Tips to help you prepare properly for a GP's appointment

Many patients claim that going to the GP is a very stressful experience. This comes from the fact that the appointment time is very brief, in most cases it is ten minutes or less and also that you are allowed to discuss one problem at a time. Many patients, therefore, find themselves trying to give their medical history, current symptoms and a lot of other information within the short time frame the appointment should take. This hassle can be avoided by simple preparation before the appointment.

Summarize your problem in a sentence

The first thing that you need to understand about visiting the GP is that they hear a lot of winding tales in their line of work. Instead of endless explanations on how you are feeling, it would be best to find one statement which summarizes everything. For instance, you can say that there is blood in your stool, or that you have unexplained weight loss. This will lead to a series of questions whose aim will be to establish the problem you have. When making the statement which you will open the examination with, avoid speculations at all costs. For instance, do not approach a GP and tell them that you think you have diabetes. Just state the symptoms and let them guide you.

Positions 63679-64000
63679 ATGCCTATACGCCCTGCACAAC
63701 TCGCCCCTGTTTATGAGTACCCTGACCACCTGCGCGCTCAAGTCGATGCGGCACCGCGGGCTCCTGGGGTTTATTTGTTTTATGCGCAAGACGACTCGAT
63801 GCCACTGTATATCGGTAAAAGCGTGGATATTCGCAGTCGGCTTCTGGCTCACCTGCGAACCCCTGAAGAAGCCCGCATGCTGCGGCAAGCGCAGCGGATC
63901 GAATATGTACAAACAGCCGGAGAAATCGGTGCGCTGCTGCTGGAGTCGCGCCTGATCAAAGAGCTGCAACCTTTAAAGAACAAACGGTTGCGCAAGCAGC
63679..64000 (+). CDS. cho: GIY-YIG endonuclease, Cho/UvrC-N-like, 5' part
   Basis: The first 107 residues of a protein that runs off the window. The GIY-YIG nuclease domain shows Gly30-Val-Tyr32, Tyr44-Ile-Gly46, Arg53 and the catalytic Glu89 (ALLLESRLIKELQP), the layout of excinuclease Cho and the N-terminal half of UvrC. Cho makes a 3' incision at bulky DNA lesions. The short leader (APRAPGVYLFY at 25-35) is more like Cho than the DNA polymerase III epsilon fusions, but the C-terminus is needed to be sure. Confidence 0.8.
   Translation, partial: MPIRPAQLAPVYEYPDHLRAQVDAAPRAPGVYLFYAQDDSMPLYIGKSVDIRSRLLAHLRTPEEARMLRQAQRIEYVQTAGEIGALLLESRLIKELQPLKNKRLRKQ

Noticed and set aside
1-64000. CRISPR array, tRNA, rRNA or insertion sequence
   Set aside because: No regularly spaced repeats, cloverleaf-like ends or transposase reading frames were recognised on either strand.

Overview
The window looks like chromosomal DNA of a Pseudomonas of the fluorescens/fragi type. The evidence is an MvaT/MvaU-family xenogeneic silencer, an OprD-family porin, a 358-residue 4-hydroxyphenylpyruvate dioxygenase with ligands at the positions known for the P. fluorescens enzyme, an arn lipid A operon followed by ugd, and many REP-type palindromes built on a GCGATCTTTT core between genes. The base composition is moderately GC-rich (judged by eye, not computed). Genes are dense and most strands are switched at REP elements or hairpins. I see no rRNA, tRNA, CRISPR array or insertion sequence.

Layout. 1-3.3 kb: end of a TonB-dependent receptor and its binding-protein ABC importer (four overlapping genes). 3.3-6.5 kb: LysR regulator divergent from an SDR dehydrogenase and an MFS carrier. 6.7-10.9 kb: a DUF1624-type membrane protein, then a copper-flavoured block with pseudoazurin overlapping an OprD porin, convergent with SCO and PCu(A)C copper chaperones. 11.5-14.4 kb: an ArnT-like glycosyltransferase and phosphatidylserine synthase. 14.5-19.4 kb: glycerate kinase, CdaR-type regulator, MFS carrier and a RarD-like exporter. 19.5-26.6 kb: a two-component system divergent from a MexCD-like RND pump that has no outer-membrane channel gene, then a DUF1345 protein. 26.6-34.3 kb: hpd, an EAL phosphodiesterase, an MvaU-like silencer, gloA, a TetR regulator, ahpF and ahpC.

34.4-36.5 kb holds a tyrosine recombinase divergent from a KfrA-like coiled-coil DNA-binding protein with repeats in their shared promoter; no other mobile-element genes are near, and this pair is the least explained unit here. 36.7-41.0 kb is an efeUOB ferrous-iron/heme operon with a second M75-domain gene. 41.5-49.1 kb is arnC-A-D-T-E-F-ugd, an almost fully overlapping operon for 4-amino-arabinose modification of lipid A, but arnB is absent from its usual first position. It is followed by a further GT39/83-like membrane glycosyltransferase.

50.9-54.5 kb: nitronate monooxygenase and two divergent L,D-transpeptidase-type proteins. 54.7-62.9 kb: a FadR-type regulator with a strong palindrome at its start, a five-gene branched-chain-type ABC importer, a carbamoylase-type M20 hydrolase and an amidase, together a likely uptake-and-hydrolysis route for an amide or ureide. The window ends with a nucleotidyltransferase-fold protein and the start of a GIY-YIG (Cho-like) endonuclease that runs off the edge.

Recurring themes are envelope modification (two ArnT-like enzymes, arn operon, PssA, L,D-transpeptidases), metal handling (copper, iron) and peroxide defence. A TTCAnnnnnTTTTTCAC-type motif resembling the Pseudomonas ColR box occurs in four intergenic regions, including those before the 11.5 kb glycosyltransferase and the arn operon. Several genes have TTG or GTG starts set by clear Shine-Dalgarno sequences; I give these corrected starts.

Make it simple and clear

The type of diagnosis you get, and how accurate I will be depends on how well you explain your problem. You should avoid the use of complicated words which will hinder the doctor from asking the right open-ended questions to help diagnose your problem. The most effective way to get treatment is not by Googling your symptoms and approaching the GP with a pre-conceived diagnosis. Simply write down symptoms and let the doctor make the judgement. You can bring a person who has witnessed your problem along to help remember certain details.

Avoid coyness

Some people spend the first half of their appointment being apologetic about the intimate nature of their problem. It is important to know that whatever medical issue you have; the GP has probably experienced a similar situation before. Just dig right in and explain what is wrong.

The right preparation before an appointment with the GP is very essential. Most people get wrong diagnosis because they do not communicate properly, and do not listen fully to the questions asked by the GP before giving an answer. Take time and only engage the GP when sure of what you are saying.